THE FIRST BOOK OF FESTIVALS. By Anita Ganeri. Evans Brothers pound;9.99. www.evansbooks.co.uk
Festivals are a popular starting point for a study of another faith because they are so accessible. Read the story, make the cakes, and tick off another world religion.
That's the theory, but it doesn't quite work like that, because most festivals have developed over centuries, picking up layer on layer of meaning and symbolism in the process. They are complex, untidy events which vary from country to country, and their religious significance is often overlaid by local or family traditions.
That's not an easy idea to get across, particularly to young children, and two new resources which tackle the problem have varying success. The second in the series A Child's Eye View of Festivals is intended for children in the early years and, like its predecessor, it has a very clear understanding of its audience. The package includes a DVD (or video) and four posters, each linked to a different festival. In each case a short documentary-style programme follows a young child celebrating the festival at home and at school.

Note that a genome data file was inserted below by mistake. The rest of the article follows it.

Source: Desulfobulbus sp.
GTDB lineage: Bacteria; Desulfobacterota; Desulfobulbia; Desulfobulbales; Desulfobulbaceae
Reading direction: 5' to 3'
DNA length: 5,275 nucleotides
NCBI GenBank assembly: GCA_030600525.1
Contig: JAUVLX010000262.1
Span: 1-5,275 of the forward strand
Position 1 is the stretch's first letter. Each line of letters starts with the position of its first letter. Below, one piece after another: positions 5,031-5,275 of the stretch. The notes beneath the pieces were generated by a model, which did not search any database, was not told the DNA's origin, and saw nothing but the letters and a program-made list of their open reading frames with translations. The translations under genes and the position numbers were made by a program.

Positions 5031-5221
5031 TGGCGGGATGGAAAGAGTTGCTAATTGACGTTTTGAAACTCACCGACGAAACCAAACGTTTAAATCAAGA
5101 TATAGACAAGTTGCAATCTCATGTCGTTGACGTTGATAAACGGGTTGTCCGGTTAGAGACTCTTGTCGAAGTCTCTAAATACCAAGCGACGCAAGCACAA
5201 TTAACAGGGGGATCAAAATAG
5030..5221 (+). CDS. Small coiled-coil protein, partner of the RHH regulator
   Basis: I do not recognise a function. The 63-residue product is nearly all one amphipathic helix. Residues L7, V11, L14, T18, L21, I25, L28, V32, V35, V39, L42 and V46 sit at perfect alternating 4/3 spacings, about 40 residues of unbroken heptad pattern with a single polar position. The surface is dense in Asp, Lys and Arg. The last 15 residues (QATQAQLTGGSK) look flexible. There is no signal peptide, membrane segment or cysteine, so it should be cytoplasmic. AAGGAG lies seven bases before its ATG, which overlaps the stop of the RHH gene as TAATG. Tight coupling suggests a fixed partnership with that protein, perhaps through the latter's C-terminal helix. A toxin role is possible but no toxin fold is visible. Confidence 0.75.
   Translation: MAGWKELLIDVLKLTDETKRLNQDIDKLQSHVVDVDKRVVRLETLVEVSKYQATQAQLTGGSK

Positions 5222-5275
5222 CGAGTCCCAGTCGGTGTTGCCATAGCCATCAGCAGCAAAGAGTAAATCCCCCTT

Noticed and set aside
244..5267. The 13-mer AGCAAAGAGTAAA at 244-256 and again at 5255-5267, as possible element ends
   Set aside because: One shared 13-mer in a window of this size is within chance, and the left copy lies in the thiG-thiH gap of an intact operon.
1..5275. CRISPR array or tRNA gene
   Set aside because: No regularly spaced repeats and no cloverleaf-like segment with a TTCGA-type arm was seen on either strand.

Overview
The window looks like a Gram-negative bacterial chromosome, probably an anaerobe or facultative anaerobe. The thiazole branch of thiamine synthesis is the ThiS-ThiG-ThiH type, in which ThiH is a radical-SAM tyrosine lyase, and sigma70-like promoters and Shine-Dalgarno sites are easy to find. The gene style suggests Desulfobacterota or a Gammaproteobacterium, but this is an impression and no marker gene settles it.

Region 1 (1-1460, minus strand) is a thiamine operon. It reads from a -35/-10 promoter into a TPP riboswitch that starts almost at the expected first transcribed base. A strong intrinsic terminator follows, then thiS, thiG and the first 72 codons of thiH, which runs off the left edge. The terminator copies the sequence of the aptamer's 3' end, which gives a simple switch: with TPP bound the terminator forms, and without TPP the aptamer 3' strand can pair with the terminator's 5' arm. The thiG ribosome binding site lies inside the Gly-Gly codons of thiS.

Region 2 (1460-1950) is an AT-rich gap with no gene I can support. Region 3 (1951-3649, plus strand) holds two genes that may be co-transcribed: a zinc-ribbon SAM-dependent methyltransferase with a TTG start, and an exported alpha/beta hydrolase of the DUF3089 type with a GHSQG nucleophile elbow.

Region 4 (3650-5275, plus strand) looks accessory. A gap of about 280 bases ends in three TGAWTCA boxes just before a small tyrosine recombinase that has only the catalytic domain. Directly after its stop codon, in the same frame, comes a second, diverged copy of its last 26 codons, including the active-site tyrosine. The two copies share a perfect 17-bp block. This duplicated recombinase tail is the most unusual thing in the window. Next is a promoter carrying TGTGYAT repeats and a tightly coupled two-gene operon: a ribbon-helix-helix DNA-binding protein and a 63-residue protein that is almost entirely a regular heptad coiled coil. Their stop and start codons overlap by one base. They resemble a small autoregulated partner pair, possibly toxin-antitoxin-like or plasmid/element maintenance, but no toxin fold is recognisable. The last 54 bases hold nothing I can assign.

The strength of this approach is that it shows the celebrations in context.
The children are presented as part of a wider community. The customs may seem exotic but they are shown against the familiar backdrop of Southall, Manchester and Liverpool. And the range of activities - at home and at school, with parents, neighbours and classmates - helps to get across the rich and varied nature of each celebration.
The school activities provide plenty of opportunities for first-hand experience. Children wonder at baby chicks, plant little gardens and make music. And, although the programmes are aimed at very young children, there is a real spiritual dimension. As part of the celebration of the Buddhist festival of Wesak, children make a thinking house where they can sit and meditate. During Lent they make a promise tree and think about becoming a better person. Highly recommended.
The First Book of Festivals is rather less ambitious. It takes a traditional route, featuring key festivals from the six main world faiths.
Background information for adults consists of a brief introduction to each faith and a few sentences of context for the festivals. For each festival there is a package consisting of a read-aloud story, two large colour photographs and a couple of pages of classroom activities.
These last rely heavily on cutting and sticking and will not unduly challenge the teacher or pupils. Compared with the DVD pack, it's a two-dimensional approach , long on information but short on awe and wonder.